That's because HTML supports links and forms. This is what's missing from the "Web API" branch of the family tree. Not the resources, but the machine-readable connections between resources. (To drop some REST jargon, this is "the hypermedia constraint" or "hypermedia as the engine of application state.")

"Web APIs" tend to ignore the hypermedia constraint because a) it's difficult to understand, and b) JSON doesn't support links or forms, so it's difficult to obey the hypermedia constraint even if you want to. (This is changing with the development of formats like JSON-LD, Hydra, and HAL.)

But the hypermedia constraint is literally what holds the Web together. Take away the links and the forms, and you'd be left with an unusable mess.

Python Challenge is a good example of a non-RESTful website. You get a starting URL and then you have to solve a little puzzle to figure out how to get to the next URL in the sequence. You still have resources, and each resource has a URL. But the connections between resources are obscured. This is fun as a game, but no one would run a serious website this way. Unfortunately, this is kind of where we are in terms of "Web APIs."

Further reading

As you can tell, this is a complex topic. At the risk of tooting my own horn, the "maturity model" I developed for a 2008 talk might help you understand the architectural difference between the World Wide Web (level 3) and most of today's APIs (level 2). I'd also recommend Steve Klabnik's Designing Hypermedia APIs, and my own RESTful Web APIs, which starts out by comparing a web API to a website that does exactly the same thing.

My earlier book, RESTful Web Services, also covers this topic, and it's free to read online. However, it's somewhat out of date (it was published in 2007), and in retrospect I don't think it pushes the hypermedia angle hard enough.

Miscellaneous

To briefly respond to a couple of minor points from your original question:

  1. There is no technical difference between a web API and a website. A website is a web API that happens to serve HTML documents.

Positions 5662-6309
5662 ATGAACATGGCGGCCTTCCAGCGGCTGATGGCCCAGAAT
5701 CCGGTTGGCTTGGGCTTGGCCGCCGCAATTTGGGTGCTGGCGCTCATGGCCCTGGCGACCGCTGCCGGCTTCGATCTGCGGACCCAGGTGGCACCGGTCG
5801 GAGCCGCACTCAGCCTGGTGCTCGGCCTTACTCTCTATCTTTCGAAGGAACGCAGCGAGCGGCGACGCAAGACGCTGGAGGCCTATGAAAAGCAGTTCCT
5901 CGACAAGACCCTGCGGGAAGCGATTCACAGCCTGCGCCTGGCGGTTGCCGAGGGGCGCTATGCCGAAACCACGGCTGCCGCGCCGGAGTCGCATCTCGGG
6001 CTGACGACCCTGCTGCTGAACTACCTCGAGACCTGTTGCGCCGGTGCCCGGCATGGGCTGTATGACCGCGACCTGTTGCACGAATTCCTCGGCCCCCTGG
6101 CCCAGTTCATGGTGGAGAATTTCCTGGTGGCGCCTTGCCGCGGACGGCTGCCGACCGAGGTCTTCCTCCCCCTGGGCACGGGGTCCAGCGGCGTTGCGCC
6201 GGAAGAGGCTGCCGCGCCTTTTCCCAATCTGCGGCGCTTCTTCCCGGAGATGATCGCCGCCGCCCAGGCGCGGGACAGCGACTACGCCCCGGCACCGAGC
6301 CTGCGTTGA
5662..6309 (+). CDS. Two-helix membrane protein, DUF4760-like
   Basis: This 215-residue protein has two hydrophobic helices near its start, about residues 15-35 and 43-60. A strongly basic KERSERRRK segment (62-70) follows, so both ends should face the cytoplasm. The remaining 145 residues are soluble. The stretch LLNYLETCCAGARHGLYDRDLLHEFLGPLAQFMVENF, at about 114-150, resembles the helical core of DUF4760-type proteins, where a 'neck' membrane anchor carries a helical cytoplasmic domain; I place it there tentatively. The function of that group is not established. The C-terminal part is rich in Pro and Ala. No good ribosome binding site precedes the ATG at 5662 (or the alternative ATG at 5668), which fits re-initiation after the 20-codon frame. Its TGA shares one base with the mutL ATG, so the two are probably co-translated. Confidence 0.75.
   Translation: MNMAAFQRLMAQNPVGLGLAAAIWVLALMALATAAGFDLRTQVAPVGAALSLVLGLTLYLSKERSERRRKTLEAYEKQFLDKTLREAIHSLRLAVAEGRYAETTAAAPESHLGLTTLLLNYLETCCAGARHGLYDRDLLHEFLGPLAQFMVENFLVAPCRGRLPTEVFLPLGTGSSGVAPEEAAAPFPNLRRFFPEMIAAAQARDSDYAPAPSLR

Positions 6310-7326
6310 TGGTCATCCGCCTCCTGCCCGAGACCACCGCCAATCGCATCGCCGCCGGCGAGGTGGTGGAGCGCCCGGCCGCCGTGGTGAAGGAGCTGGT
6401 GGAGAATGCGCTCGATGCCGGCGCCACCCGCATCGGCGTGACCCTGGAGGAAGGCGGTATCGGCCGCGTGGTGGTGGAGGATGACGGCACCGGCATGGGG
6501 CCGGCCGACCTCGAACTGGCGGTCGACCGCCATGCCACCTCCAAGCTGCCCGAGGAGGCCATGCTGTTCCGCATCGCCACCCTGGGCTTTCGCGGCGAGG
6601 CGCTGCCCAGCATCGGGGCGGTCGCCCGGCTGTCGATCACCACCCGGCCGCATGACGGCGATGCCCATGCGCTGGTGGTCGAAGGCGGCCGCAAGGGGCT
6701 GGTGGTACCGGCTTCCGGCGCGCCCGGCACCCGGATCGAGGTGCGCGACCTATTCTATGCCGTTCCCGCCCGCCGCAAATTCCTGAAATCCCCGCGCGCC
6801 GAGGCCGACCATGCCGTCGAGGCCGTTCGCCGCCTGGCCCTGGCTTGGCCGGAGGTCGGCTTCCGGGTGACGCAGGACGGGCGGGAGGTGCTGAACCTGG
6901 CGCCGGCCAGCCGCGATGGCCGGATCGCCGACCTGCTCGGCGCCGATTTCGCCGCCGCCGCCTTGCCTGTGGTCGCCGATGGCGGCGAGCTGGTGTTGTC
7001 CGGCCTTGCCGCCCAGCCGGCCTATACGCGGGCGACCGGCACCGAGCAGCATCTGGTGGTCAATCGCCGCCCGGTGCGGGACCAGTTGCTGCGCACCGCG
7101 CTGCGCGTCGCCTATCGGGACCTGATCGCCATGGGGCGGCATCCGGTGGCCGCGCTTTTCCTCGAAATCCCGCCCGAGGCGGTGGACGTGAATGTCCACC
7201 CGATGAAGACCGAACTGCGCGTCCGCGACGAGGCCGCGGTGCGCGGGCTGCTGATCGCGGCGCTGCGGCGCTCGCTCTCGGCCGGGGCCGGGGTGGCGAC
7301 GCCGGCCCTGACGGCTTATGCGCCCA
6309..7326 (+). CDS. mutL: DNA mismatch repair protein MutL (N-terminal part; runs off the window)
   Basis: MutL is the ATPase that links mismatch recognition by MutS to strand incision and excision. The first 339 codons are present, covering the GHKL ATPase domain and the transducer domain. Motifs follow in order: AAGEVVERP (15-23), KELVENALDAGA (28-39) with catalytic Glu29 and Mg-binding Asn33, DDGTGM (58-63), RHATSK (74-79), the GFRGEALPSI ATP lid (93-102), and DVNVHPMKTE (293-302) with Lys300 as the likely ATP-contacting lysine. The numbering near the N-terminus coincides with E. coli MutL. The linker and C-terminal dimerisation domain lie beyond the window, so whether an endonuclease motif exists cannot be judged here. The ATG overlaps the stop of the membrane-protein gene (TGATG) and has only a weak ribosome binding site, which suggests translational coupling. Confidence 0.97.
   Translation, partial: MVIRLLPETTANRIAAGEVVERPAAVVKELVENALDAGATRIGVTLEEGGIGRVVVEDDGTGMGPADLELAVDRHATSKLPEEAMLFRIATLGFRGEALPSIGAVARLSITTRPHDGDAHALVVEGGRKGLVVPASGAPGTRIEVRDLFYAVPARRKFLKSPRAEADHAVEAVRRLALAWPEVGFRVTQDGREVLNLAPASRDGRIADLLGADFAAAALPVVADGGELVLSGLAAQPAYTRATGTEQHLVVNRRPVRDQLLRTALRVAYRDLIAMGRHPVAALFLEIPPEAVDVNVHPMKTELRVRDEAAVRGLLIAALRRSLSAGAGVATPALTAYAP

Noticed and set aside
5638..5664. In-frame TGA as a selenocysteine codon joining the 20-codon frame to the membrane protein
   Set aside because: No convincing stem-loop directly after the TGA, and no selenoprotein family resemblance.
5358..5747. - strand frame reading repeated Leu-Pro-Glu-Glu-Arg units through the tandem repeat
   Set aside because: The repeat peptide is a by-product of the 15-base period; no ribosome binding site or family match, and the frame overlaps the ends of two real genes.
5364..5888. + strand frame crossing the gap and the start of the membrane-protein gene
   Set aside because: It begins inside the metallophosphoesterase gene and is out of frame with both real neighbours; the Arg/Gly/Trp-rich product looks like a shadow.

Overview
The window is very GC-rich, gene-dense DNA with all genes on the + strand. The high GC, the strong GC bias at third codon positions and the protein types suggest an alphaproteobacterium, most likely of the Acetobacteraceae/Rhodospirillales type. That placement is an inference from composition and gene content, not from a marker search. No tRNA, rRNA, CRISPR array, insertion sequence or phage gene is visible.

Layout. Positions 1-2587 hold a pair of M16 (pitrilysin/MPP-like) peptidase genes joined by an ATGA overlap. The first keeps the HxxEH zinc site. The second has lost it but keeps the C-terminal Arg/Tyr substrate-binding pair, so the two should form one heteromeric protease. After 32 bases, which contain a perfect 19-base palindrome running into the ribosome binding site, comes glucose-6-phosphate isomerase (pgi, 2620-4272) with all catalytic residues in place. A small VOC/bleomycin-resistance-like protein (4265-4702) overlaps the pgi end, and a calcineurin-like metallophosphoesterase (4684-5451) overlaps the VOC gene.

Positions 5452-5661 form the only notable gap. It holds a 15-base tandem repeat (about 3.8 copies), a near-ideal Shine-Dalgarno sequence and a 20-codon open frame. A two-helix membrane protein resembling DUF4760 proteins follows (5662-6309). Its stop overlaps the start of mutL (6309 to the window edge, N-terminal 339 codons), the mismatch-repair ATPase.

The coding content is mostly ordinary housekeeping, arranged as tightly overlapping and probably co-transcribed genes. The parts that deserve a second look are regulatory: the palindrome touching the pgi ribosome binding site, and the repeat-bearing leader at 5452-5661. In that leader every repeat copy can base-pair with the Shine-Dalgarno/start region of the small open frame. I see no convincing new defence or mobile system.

2. One URL is not more "RESTful" than another. This is solely a usability issue. On a technical level it doesn't matter at all what your URLs look like. /users/login.json and /login and /the-first-100-prime-numbers.gif are all equally RESTful ways to refer to a login form.

  3. The home page is a resource: it's a "home page" resource. Its job is to contain the most important bits of information, and to guide the client to other pages--either directly through links, or indirectly through a search form. A resource does not necessarily correspond to a row in a database or an object in an object model. A resource can be absolutely anything, even a real-world object or an abstract concept. The only restriction is that a resource must have a URL.

  4. /login is a URL, so yes, it identifies a resource. What kind of resource? If it's a typical scenario where sending "GET /login" gets you an HTML page with a login form, then it's a "login form" resource. If filling out the login form triggers a "POST /login" request, then it also acts a "login form processor" resource.

You might have better luck thinking of a resource in terms of the code that runs when a request for its URL comes in, rather than trying to map it to one particular "thing" in your dataset. That is, instead of trying to figure out what a resource is, think of it in terms of what it does.

Hope this helps.

  • Superb answer! Thank you so much. – johnrl Dec 27 '13 at 20:37
  • I just came across this. I find server sessions extremely helpful when trying to maintain application state. How do you feel about this for a website then, not restful API? – user204588 Jul 19 '18 at 18:29